Isabel Dalhousie, the editor and publisher of a philosophical quarterly on applied ethics, once again finds herself on the horns of a personal dilemma just as another is thrust upon her, unsolicited, by an acquaintance. As her husband, Jamie, is reluctantly learning to accept, Isabel is incapable of ignoring a plea for guidance through murky psychological waters, even when they are in her own home.
Wealthy Scotsman Duncan Munrowe discovers that a valuable painting by Nicholas Poussin has been stolen from his private collection during an open house art tour. A mutual friend begs Isabel’s help in counseling Munrowe on whether to barter with the thieves for ransom or accept the money from the insurance company. She learns that all he really wants is to see the painting, valued at €5 million Euros, returned so that he can fulfill his promise to donate it to the Scottish National Gallery.
"The Dalhousie novels often are soulful, wise and sometimes humorous ruminations on everyday events. They are seldom page-turners, but in today’s angst-filled world, they offer a serene stroll through calmer pastures."
Meanwhile, three-year-old Charlie, Isabel and Jamie’s son, suddenly starts multiplying and dividing objects and numbers. They timorously wonder if they’ve begotten a veritable Mozart of math in their young son --- a prodigy whose childhood could be upended by becoming a media sensation. They are somewhat relieved when they discover that Isabel’s longtime housekeeper and companion, Grace, who watches Charlie while they are at work, has started using a controversial book that advocates for teaching math to toddlers. Charlie takes to it eagerly, but his parents have mixed emotions about someone assuming what they consider their responsibility, not to mention the possibility that Charlie may develop some bad learning habits. Their concern grows into a severe disagreement with Grace, ending in her abrupt resignation. With all of Isabel’s skills at steering others through troubled waters, she once again discovers that she’s often inept when it comes to setting her own course. She deputizes Jamie to settle Grace’s ruffled feathers while she pursues the art thieves.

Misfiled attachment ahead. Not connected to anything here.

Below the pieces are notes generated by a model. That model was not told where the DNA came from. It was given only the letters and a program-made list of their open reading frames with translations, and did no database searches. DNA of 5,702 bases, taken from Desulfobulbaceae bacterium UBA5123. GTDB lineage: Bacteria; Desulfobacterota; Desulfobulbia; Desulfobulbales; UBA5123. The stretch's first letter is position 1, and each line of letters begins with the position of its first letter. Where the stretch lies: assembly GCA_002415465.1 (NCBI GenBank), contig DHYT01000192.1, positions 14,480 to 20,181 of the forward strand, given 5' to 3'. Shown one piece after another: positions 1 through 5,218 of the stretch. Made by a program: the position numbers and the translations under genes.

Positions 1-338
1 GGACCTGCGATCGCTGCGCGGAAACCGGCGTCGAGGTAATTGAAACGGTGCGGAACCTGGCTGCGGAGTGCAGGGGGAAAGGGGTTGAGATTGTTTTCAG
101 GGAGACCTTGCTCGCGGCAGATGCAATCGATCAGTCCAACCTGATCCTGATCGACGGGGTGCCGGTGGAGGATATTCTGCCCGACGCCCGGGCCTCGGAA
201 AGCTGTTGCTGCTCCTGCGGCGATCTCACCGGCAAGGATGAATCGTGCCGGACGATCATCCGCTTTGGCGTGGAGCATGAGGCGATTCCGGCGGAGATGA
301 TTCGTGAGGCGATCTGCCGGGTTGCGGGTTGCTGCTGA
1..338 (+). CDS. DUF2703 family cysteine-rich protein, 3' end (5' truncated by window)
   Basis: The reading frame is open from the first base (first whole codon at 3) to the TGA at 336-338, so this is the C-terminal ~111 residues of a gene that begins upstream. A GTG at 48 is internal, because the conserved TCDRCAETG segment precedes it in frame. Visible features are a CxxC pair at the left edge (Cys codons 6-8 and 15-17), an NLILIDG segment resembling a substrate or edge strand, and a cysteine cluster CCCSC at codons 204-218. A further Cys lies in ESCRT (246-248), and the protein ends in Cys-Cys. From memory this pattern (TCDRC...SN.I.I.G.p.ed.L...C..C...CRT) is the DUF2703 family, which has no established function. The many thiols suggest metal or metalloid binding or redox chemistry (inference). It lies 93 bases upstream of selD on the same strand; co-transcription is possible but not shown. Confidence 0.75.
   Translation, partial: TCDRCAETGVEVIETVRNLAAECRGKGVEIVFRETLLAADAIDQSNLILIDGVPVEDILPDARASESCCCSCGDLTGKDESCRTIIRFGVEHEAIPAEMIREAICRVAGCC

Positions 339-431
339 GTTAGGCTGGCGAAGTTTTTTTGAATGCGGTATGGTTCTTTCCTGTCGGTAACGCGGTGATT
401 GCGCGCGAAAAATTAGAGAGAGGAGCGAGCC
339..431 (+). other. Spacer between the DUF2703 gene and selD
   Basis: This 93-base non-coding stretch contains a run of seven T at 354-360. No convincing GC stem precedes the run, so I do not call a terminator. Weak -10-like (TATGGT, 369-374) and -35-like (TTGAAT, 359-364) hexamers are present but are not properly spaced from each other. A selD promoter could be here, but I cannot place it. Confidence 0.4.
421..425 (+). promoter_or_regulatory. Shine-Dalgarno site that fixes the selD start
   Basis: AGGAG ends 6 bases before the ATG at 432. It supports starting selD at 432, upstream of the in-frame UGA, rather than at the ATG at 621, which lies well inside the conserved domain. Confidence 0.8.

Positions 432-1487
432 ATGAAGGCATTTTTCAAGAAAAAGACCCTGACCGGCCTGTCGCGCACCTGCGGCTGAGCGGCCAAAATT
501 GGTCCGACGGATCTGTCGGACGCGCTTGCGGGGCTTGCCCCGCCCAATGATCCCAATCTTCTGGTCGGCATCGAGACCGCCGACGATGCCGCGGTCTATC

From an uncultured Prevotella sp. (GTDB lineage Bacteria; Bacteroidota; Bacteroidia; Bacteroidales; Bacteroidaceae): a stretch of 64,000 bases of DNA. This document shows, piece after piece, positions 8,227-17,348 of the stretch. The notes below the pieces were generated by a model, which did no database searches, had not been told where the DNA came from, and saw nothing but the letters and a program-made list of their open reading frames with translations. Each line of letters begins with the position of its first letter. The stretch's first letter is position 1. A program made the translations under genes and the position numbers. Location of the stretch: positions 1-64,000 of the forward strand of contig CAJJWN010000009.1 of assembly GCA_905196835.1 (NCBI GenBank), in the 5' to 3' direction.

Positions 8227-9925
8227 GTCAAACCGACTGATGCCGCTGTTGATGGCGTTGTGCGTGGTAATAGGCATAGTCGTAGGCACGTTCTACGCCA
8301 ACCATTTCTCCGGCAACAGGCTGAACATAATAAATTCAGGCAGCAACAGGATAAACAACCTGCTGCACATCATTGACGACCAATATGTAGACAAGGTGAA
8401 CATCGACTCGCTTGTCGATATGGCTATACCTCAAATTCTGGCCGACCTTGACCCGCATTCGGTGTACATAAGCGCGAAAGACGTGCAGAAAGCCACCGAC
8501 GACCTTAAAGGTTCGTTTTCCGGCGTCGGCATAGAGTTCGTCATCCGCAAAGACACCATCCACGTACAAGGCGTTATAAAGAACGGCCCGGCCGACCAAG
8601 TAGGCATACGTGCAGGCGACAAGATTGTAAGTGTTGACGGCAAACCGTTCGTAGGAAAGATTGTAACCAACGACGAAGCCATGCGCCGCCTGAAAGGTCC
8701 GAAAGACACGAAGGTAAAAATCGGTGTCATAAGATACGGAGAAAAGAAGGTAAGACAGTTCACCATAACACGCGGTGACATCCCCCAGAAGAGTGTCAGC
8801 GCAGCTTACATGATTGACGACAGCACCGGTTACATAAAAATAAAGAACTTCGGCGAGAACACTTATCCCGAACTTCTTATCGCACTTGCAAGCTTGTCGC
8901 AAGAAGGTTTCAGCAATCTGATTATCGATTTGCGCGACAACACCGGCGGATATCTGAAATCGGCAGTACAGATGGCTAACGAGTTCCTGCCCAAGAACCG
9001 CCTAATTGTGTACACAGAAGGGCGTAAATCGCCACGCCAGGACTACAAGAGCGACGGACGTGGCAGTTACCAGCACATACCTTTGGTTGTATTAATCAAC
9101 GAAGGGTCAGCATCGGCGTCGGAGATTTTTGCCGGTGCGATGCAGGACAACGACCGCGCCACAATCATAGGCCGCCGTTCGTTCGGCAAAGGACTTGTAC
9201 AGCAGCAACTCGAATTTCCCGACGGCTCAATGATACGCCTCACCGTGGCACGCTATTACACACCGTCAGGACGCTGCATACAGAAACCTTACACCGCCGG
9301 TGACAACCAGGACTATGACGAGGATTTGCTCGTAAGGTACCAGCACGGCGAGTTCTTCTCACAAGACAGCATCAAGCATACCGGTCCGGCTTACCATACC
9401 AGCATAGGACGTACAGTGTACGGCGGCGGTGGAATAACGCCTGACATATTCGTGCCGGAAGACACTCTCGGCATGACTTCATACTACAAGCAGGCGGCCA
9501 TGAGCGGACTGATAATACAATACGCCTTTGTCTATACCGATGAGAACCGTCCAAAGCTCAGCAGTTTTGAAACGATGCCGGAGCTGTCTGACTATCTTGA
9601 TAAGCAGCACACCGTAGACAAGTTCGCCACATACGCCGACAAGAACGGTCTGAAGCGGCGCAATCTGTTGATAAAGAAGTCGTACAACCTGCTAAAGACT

The police and insurance company are treating the theft as a burglary, but as she talks with Munrowe’s family and a lawyer who claims to represent the thieves, she begins to focus on an inside job --- perhaps even within the family. The problem is motive. A genuine mystery unfolds, a rarity in the Isabel Dalhousie novels, which, throughout the eight prior books, have explored ethical conundrums. It could be said that Alexander McCall Smith, himself a professor of bioethics and law, perhaps ponders life’s philosophical mysteries through Isabel’s frequent wool-gathering mental meanderings. She offers bits of wisdom, often quoting W H Auden, or her attention drifts to random thoughts while listening to someone drone on in a conversation.
Isabel succeeds in concluding a continuing side story concerning Eddie, the assistant at her niece’s coffee shop. He finally discloses what has been the source of his melancholy, and Isabel offers her help in resolving a dreaded but very real fear that has been hanging over Eddie since she has known him. As she and Jamie discuss Eddie’s situation, she remarks that some feelings need to be calibrated. He asks what she means by calibrating.
“All our emotions and feelings. Shame. Anger. Love. Pain. Calibration is required if we are to use them sensitively.”
“How do you calibrate pain?” Jamie asks.
“By cutting out the background pain of the world,” answered Isabel. “By not registering it, and responding only to those painful things that we can do something about. Because otherwise we couldn’t get on with our day-to-day lives. The pain of the world would burden us too much.”
The Dalhousie novels often are soulful, wise and sometimes humorous ruminations on everyday events. They are seldom page-turners, but in today’s angst-filled world, they offer a serene stroll through calmer pastures.
Reviewed by Roz Shea on November 2, 2012